Just a few years ago, the Office of the National Coordinator for Health IT (ONC) considered information blocking a major issue that needed to be addressed. Today, as we await an official policy that could effectively ban the practice, many are wondering if it’s even still a problem.
Over the last year, the industry has anticipated a new ONC rule meant to curb information blocking, but that has yet to come to fruition. The rule was submitted to the Office of Management and Budget for feedback and approval, designed to clarify what constitutes information blocking under the 21st Century Cures Act.
Originally, ONC was meant to have submitted the rule by April 2018, but it wasn’t actually submitted until September. There was a 90-day deadline for the review, which OMB missed. At the time of this writing, OMB employees have been furloughed by a government shutdown, meaning no end to this process is on the table at the moment.
But as the industry waits for a decision, some insiders believe that the nature of the current health IT landscape is essentially fixing the problem on its own.
Moot Point or Misunderstanding?
Clearly defining information blocking requires a comprehensive understanding of the systems in which it can occur. That can be difficult in a setting where connections between disparate systems are still being cultivated and adopted and are often built for specific use cases. Additionally, organizations are at different stages when it comes to adopting value-based payment structures. Therefore, it’s only natural that some information may not be shared between organizations who operate differently, have different data governance structures and technological capabilities.
This can lead to the question of whether information blocking is intentional. John Halamka, Chief Information Officer at Beth Israel Deaconess Medical Center in Boston, told MedPage Today in 2017 that he’d seen big strides in interoperability and was not convinced that malicious information blocking was an issue.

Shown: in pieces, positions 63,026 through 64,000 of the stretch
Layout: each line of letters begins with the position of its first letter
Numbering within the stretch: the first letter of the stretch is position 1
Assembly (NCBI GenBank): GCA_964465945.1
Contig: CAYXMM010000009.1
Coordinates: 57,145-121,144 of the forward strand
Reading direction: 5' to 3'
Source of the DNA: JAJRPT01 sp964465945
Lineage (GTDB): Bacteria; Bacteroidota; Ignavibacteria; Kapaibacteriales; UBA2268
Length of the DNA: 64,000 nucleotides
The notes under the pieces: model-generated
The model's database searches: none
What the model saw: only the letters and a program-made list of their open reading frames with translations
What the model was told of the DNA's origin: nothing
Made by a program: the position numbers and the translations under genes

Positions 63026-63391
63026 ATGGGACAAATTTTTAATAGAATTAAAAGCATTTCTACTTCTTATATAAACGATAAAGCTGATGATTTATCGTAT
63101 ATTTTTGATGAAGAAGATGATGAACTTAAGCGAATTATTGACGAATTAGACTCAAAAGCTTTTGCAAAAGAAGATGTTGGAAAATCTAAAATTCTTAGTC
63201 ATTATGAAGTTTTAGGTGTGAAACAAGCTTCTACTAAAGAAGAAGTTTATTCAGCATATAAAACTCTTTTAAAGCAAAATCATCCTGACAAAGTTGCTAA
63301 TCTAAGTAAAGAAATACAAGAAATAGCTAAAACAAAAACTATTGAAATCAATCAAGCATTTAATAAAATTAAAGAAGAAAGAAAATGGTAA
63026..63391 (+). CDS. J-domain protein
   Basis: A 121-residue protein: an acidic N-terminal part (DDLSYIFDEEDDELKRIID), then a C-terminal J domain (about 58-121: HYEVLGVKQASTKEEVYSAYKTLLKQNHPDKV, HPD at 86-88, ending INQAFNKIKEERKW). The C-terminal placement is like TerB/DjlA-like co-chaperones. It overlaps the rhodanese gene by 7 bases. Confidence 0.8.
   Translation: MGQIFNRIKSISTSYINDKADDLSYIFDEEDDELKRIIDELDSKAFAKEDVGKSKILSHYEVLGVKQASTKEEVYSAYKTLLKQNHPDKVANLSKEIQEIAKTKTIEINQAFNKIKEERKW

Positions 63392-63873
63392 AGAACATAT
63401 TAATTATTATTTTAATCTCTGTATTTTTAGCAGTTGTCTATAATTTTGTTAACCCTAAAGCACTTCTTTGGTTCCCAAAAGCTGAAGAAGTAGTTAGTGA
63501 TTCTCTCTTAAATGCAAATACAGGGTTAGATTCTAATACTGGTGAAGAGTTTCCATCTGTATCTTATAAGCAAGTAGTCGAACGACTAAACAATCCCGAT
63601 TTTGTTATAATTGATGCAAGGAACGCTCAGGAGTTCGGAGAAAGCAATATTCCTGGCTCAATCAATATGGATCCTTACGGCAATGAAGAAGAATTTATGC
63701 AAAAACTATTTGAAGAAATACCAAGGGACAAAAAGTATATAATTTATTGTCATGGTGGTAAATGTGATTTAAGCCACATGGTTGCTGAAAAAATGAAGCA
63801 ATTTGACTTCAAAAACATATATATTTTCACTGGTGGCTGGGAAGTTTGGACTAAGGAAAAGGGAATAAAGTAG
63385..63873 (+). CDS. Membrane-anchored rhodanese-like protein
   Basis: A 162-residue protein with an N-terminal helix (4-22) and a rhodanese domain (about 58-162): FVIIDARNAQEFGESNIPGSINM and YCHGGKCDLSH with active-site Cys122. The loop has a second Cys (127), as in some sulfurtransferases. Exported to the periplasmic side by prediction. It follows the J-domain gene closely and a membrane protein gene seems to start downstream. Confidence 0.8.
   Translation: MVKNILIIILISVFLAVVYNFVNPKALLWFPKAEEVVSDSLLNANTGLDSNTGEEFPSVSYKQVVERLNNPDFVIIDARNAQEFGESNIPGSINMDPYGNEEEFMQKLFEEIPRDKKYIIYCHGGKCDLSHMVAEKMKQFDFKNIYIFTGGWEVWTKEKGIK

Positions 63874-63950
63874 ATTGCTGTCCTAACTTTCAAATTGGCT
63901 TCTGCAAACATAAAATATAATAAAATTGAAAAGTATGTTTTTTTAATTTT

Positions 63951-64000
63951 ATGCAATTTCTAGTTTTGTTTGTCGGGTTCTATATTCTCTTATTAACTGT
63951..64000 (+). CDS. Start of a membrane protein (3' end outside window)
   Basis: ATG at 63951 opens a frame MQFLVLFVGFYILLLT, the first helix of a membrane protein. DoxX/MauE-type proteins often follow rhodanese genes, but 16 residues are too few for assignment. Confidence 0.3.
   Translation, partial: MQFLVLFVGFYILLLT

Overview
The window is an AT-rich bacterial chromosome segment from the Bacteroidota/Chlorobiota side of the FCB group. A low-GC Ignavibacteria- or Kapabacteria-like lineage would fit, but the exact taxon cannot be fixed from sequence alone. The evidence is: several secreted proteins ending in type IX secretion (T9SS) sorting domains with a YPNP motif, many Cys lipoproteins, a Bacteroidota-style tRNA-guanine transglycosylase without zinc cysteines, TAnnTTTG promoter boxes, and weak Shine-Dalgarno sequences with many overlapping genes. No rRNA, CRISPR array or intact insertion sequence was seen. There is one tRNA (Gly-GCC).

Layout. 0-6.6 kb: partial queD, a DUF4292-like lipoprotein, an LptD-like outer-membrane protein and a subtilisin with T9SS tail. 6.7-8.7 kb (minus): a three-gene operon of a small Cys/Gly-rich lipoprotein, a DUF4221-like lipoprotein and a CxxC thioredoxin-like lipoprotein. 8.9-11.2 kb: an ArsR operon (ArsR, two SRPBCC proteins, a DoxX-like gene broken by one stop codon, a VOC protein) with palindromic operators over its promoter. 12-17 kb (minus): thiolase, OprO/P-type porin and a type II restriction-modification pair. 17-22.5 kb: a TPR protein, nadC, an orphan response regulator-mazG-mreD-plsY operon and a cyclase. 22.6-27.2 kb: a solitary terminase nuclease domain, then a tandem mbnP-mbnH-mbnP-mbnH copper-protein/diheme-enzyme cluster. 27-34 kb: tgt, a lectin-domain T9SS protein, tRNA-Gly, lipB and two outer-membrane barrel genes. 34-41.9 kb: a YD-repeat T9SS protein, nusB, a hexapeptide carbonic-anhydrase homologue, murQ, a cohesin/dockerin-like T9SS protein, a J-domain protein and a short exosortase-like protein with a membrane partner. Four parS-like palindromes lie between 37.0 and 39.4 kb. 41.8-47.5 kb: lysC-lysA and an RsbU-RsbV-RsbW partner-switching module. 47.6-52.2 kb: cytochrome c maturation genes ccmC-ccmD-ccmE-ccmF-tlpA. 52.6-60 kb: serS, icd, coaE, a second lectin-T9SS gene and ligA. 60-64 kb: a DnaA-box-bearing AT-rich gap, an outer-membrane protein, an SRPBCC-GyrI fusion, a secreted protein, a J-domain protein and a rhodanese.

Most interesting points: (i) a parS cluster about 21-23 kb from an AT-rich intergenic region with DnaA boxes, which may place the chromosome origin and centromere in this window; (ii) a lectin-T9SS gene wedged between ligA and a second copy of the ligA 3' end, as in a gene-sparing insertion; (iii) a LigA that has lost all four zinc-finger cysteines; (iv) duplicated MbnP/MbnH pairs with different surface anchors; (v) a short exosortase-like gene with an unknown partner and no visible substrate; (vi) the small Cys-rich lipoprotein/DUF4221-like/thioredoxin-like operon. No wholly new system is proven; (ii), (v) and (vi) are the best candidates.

“I have seen incompetence in the industry — a lack of understanding of health information exchange protocols, but never intentional blocking,” he said. “Many government stakeholders believe that vendors wake up every morning thinking about ways to block data flows in and out of their EHRs. That’s completely untrue. Similarly, I have never seen a provider organization restrict data flows where there is a business case and an incentive to exchange data. I have seen interoperability made a lesser priority on yearly project plans when there is no business case and no economic benefit, but not intentional blocking.”
In the last year or so, interoperability has come a long way. From Carequality and CommonWell exchanging health information to the introduction of the U.S. Core Data for Interoperability data set, there is not only a roadmap for the secure exchange of healthcare information, but there is also a minimum bar to clear for organizations looking to avoid penalties.
In fact, Don Rucker, the National Coordinator for Health IT, recently recognized that since the passing of the 21st Century Cares Act in 2015, information blocking has been less of a problem, noting that ONC has seen major changes in behavior. But there is still a belief that business incentives exist for EHR vendors and healthcare providers to control health information in ways that limits its use and availability.
Do We Still Need the Rule?
In reality, the rule is not meant to address specific cases. ONC provides little evidence that information blocking is a major, common problem. However, the rule is meant to more clearly define an industry-wide understanding of what information blocking is and how it can be prevented. Essentially, they are attempting to ensure that it never does become a common problem
In a speech at last year’s ONC Annual Meeting, Rucker noted that the organization’s goal should be to have as much health information available as possible and that “information needs to be shared in a pro-competitive way. It cannot just be that one part of the economy or one sector has build sort of an isolated system – and that does happen,” he said.
Rucker went on to emphasize that the rules would contain mostly “common sense type things.”
Enforcement of the rules, however, is outside the ONC’s purview. That will fall to the Office of the Inspector General, which could penalize offenders as much as $1 million per violation of information blocking regulation.
When the rule is approved and what it will entail, no one knows. But when it arrives, industry stakeholders appear to be moving in the right direction to avoid serious penalty.